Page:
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hermit Both Cate Le Bon and Tim Presley are hard to put in boxes.

You’ll often read that Cate sounds like a ‘joyful Nico’, but not every velvet-throated female artist is a Nico, and her most recent solo LP, Mug Museum, explores emotional shifts after the death of her grandmother – hardly the most optimistic subject matter. Tim gets treated much the same: he’s the San Francisco garage rock producer done good who sounds like a warped tape, a description that skips over how wonderfully evocative his lyrics are, and that his White Fence project consistently releases meticulously crafted, warm-sounding guitar records, spawning seven original full-lengths in just four years, never mind the EPs.

How wonderful, then, that these two exceptions to the rule have found each other. “There’s not many people we’d collaborate with,” says Cate, speaking to me in her low Carmarthenshire accent over Skype from LA. Tim, of course, is by her side – it sounds like they’ve been inseparable ever since Cate toured with White Fence. “I think we both knew it would be a great collaboration and it was. I mean, not the outcome – I mean personally, for us.”

Hermits on Holiday – the pair’s debut LP as Drinks – is like a visitor’s guide to the trippy recesses of their collective consciousness. Ice-cream van chords loop into tick-tock rhythms, seemingly unstoppable riff locomotives fracture into melancholy spokes of layered vocal, but however wild and patchwork Hermits on Holiday might appear at first listen, there are ever-recognisable landmarks of the musicians’ previous works flowing throughout to keep you on track. Both have collaborated before (Cate most notably with Gruff Rhys, and Tim with Ty Segall among many others), but never, it seems, with such ease. “The definition of ‘compromise’ never really came in to play,” insists Tim. “Whereas it can when you collaborate, y’know? We never really butted heads at all.”

While they’re both old hands at the sometimes-wearing cycle of writing, recording and touring as individuals, Tim and Cate have placed the focus firmly on fun as Drinks. Try too hard to “moralise” (as Cate puts it) anything on the album and the pair will stop you short. When I try and find the deeper meaning behind the supremely strange, comedy skit-like album track Tim, Do I Like That Dog?, for example, I’m told there is no such thing. “It was meant to be playful. It’s just us having a nice time, and not taking anything too seriously, you know?”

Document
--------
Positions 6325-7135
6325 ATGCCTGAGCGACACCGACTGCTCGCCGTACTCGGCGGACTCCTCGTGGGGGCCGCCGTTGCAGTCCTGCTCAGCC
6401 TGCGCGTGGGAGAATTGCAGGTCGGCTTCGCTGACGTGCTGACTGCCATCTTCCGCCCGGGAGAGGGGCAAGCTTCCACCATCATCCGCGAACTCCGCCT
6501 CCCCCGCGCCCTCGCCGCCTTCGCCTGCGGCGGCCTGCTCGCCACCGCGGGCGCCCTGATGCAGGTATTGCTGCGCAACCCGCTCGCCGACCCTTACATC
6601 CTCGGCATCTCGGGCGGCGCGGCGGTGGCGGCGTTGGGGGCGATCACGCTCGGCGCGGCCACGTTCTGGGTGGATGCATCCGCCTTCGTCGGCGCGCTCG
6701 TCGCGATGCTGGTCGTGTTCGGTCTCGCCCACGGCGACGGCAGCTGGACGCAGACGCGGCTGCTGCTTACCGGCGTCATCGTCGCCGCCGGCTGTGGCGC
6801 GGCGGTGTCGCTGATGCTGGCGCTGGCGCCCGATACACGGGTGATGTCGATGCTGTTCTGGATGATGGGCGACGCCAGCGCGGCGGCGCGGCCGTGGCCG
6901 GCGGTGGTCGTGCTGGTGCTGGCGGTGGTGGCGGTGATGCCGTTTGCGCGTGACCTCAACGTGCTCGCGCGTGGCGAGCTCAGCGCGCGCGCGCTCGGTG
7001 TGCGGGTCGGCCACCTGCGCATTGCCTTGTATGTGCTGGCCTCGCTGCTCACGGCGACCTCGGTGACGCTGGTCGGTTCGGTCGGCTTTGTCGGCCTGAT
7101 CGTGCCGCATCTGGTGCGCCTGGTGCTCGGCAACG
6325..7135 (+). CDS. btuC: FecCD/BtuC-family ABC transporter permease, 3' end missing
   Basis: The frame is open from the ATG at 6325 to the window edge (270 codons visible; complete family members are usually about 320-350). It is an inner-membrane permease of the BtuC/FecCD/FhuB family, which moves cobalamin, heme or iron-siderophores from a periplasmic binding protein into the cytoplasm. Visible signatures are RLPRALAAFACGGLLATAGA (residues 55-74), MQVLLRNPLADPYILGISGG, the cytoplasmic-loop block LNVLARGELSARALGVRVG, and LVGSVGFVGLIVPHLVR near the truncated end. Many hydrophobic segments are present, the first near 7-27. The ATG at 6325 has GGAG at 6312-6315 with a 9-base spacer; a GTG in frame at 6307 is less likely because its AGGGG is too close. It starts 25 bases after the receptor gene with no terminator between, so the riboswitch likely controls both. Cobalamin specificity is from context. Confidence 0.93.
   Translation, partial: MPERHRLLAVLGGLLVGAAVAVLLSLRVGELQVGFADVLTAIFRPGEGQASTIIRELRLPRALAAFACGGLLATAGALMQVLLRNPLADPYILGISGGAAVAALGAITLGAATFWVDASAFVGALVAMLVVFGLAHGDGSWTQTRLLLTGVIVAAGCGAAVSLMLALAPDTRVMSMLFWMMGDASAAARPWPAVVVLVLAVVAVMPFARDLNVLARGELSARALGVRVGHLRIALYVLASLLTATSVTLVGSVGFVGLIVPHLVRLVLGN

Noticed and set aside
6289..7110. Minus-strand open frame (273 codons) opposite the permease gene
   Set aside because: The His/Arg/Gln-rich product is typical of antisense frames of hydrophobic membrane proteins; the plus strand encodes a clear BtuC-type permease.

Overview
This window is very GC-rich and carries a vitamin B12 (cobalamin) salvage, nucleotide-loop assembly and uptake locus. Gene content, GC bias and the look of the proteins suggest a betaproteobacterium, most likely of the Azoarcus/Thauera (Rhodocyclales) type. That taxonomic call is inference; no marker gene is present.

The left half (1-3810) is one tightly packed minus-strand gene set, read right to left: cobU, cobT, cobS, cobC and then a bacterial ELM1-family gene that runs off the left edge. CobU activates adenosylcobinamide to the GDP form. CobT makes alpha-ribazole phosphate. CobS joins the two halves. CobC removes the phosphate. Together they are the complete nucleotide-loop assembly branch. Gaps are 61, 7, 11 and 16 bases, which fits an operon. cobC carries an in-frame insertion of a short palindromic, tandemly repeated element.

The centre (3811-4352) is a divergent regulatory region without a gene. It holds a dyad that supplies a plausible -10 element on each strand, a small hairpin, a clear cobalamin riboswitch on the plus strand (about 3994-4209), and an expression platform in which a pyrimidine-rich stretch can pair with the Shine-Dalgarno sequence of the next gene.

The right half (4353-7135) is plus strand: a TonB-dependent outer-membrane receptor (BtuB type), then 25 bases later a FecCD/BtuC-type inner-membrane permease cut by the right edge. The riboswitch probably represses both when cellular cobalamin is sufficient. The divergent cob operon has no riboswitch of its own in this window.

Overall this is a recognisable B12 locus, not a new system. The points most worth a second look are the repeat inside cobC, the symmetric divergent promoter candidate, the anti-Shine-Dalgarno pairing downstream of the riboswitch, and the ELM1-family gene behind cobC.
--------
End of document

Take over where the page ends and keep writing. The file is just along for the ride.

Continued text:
This sense of excitement and fun was key to how Hermits on Holiday took shape. “I think we’re both lovers of spontaneity and chaos,” says Cate. True to their word, the album’s recording started with no plan at all. “We kind of went down the complete abandon route,” she continues. “We immediately came off the White Fence tour and went, ‘we have to do this record or we’re never going to do it’. Initially we were throwing around some songs that we knew we could do, songs I’d written, songs Tim had written, but we thought, ‘my god that is so boring, I’m bored, how can we expect people not to be bored if we’re bored?”

There’s a sense of mutual adoration of each other’s creative outputs that surfaces more than once during our chat. When I ask Tim for his favourite Cate Le Bon song, and Cate vice versa, I wonder if there might never be a conclusive answer. In the end, Cate has to pick two: Goodbye Law, from White Fence’s most recent LP For the Recently Found Innocent and Chairs in the Dark, from Cyclops Reap. “Still?” asks Presley, surprised. “Even though you did it [on tour with White Fence]? Really?” It’s still an unequivocal “yeah!” from Cate.

Tim finds it even harder to choose a Cate Le Bon song he’d rate above any other. He’s had a sneaky listen of her forthcoming album, you see, and it’s “fucking amazing – I think I might like it better than Mug Museum, which I thought was impossible”. So again, it’s a tie – this time three-way. Shoeing the Bones, Duke and “a few on the new one that I know are going to be my favourite” get the title.


The pair have each visited the other’s familial homes, but while Tim is gushing about Cate’s native West Wales (“Wales is so pretty”), Cate claims to have had a less enjoyable time on San Fran’s famously “touristy” Pier 39. Her review playfully ribs Tim: “It’s this horrible pier where these horrible seals that are all disgusting lie on top of each other and fight, and it makes me sad about life,” she grumbles, a smile hidden in her voice. “Some people go there to eat burgers which is baffling to me because it stinks.” Oh, she had a fantastic time there then, Tim? I ask. “Oh she loved it, yeah,” he mock sighs. Cate laughs demonically in the background.

There are plenty of moments like this, where it feels like I’m listening in on one big comfortable in-joke, but while they both share a dry sense of humour that shakes off any deep and meaningful chat about what the music means, another thing they share is a passion for making something that feels honest-to-god exciting, with no stress attached. “It just is what it is. Music for music’s sake,” Cate concludes. Tim, of course, agrees.

Hermits on Holiday is out now on Heavenly Recordings